The superintendent of the struggling Adams 14 district asked his board Tuesday to deny the new school application from the high-performing KIPP charter network.
The abrupt decision was aligned with the recommendation from a district-convened committee of teachers and parents, but it went against the advice of Superintendent Javier Abrego’s own staff.
KIPP, the largest charter network in the country, submitted an application to open a preschool-12th-grade campus within the boundaries of the Commerce City-based district. That school would offer biliteracy — a Spanish-English option that charter officials say parents requested after Adams 14 put the brakes on its own such program, citing a lack of qualified teachers and research, something many educators and advocates disputed.
For months district leaders have told the board they planned a thorough review of KIPP’s application, created with help from a consultant. But on Tuesday Abrego’s presentation did not speak to the review process. It instead emphasized his philosophical concerns with charter schools.
“Improving Adams 14 is not about having others come in and fix our schools, it’s about all of us working together to do the job ourselves,” Abrego told the board. “Adams 14 believes in traditional public schools.”
However, those concerns may not be deemed an acceptable reason for denial, should the board vote against KIPP and should the charter network appeal. The discussions around KIPP’s application have become political and framed around questions typical of the national charter school debate.
As the board approaches a final decision next month, the community has become increasingly divided — and that division was another reason Abrego gave for his recommendation. He also told the board he was concerned about the school’s plan to offer biliteracy because he said the details of the model seemed inadequate.
Adams 14 students “deserve an outstanding model,” Abrego said.
The committee made up of teachers and parents, known as the DAAC committee, laid out in a report to the board reasons for recommending against KIPP. The report falsely stated that KIPP planned to remove 10 percent of students each year. In fact, the charter application states that KIPP, seeing re-enrollment as a measure of success, would monitor to ensure no more than 10 percent of students exit each year.
“We are disappointed by the DAAC and superintendent’s recommendation to deny KIPP Colorado’s application for a new school in Adams 14 — particularly due to the misinformation, incorrect data, and outright falsities contained in the rationale,” said Kimberlee Sia, the executive director of KIPP Colorado.
Sia said KIPP would appeal to the state, should the board vote next month to deny its application. Under Colorado law, districts can only consider certain factors when denying a charter application.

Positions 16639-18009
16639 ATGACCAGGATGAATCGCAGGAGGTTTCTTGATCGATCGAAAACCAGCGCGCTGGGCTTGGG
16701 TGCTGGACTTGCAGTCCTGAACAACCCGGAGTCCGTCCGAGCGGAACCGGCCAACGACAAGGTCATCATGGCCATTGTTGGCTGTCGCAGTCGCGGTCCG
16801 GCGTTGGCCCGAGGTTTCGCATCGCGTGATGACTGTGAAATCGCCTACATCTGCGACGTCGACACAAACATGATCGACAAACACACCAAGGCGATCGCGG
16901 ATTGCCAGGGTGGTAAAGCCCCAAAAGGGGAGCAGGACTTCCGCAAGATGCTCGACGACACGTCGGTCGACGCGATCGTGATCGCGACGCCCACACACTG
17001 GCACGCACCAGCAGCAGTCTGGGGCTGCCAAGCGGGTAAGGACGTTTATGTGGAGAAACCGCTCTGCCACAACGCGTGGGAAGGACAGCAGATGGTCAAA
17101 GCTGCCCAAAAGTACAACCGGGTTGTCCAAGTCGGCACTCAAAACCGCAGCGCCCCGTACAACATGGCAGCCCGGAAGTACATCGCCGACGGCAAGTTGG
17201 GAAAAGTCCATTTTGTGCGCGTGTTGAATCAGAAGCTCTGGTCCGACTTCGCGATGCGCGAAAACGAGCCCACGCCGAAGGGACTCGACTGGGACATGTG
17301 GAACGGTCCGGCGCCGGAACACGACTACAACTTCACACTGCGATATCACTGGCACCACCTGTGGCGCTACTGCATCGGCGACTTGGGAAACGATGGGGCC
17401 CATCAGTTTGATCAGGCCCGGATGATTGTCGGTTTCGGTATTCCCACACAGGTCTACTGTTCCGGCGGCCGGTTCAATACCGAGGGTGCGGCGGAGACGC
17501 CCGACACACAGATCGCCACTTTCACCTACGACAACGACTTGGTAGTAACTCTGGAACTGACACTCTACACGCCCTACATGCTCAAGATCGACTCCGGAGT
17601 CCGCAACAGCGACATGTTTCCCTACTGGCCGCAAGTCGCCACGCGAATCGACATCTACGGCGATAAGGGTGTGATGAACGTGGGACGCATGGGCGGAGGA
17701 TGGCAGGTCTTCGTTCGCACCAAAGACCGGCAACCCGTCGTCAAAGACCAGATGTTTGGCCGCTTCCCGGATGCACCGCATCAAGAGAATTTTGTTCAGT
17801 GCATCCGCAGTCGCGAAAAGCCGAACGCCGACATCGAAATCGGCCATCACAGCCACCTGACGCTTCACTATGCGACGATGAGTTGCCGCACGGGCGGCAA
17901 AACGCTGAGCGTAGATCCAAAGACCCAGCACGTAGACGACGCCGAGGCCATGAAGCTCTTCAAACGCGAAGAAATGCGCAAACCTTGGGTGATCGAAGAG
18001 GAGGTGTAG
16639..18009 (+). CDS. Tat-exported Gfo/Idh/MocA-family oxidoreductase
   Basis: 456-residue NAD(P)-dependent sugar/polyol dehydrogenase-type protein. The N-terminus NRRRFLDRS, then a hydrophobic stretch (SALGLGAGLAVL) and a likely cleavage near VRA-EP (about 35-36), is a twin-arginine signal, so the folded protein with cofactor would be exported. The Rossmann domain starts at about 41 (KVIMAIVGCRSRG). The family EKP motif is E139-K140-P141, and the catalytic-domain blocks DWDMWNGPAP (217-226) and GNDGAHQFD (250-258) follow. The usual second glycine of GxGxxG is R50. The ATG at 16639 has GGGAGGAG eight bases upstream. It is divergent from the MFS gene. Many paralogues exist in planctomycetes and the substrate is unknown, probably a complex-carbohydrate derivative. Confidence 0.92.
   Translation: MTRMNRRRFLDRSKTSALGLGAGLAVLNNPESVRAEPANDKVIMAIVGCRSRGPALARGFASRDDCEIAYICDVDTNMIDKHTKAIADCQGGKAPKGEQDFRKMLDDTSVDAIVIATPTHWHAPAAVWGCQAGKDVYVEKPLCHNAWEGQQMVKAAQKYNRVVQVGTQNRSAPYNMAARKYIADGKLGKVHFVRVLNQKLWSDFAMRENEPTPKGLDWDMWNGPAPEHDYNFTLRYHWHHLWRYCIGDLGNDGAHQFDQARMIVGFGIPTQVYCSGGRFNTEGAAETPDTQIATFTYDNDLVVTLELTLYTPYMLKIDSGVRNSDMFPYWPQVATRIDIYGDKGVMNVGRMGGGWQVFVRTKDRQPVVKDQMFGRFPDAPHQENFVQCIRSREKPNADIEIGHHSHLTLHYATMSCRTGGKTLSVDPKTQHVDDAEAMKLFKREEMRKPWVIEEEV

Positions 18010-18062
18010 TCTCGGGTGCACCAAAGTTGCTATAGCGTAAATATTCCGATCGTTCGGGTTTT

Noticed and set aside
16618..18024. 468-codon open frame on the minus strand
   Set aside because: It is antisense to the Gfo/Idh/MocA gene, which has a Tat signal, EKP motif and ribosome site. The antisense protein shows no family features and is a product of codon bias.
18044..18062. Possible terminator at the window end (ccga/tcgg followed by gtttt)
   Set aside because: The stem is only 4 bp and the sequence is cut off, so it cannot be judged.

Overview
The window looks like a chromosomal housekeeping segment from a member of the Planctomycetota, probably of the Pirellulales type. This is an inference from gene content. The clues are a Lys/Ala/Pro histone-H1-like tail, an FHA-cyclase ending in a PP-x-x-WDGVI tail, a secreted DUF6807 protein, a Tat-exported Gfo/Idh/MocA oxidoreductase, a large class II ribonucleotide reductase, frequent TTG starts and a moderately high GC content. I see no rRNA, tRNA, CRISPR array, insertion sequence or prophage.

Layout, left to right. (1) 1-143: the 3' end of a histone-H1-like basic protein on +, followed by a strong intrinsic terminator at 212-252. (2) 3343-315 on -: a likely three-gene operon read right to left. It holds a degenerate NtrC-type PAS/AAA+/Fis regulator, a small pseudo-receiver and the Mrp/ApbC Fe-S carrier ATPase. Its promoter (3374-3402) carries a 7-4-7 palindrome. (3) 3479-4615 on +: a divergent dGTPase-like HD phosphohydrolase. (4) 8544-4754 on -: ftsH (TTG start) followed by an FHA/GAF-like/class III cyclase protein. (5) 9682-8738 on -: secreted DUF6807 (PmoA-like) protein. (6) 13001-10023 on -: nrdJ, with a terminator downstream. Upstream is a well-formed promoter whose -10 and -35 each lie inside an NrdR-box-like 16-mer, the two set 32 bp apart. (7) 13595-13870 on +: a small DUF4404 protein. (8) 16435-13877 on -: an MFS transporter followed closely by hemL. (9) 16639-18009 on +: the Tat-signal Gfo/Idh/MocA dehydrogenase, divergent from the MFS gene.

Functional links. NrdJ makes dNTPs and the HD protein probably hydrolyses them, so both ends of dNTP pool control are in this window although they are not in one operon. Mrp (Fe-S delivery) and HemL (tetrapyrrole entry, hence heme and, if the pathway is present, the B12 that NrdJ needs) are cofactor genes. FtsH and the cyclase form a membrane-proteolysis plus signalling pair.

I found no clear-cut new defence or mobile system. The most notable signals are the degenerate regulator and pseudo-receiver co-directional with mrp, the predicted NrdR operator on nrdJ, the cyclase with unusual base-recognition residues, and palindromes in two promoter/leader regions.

Shelagh Burke, the district’s director of federal programs, devised a review process that included the staff team that made a recommendation to the superintendent, interviews with KIPP leadership, and feedback from community meetings. That process is similar to what other large districts do in reviewing charter applications and follows often-cited best practices nationally.
Burke said all of that went into a presentation to the superintendent on Oct. 1, in which district staff suggested approval with conditions. That report noted some concerns with the application, but not enough to warrant a denial.
“Adams 14 is in dire need of expanded learning opportunities for students, based on the district’s performance over the past 8 years,” the original presentation, provided to Chalkbeat, stated.
Tuesday the superintendent, however, asked staff to help prepare an entirely different presentation recommending denial. In it, he highlighted the district’s ability to get three district schools to earn the state’s highest-quality rating. He also attacked one Denver KIPP school that had low state ratings for two years. That school has since bounced up to the state’s highest rating.
“Parents and families in Adams 14 have choice on sending their children to a performance school in our district,” Abrego said.
Abrego did not respond to requests for comment about his recommendation.
Some groups attended a meeting of the State Board of Education on Wednesday in Denver, where they criticized the district. Adams 14 has spent years on a state watch list for low-performing schools, and contentious board meetings have highlighted a lack of trust between community members and elected officials. Some community members are even circulating recall petitions for three board members, though it’s not clear if they’ll be successful.
Adams 14 leaders have been preparing for a hearing with state education officials next month. At the hearing, the leaders must say why they believe they are on the right track to improve, despite failing to meet targets the state had set last year. If the State Board of Education is unconvinced, they can order more drastic changes, including a charter takeover of some schools.
The decision on KIPP, scheduled just a few days before the district’s hearing with the state, will likely factor into those discussions.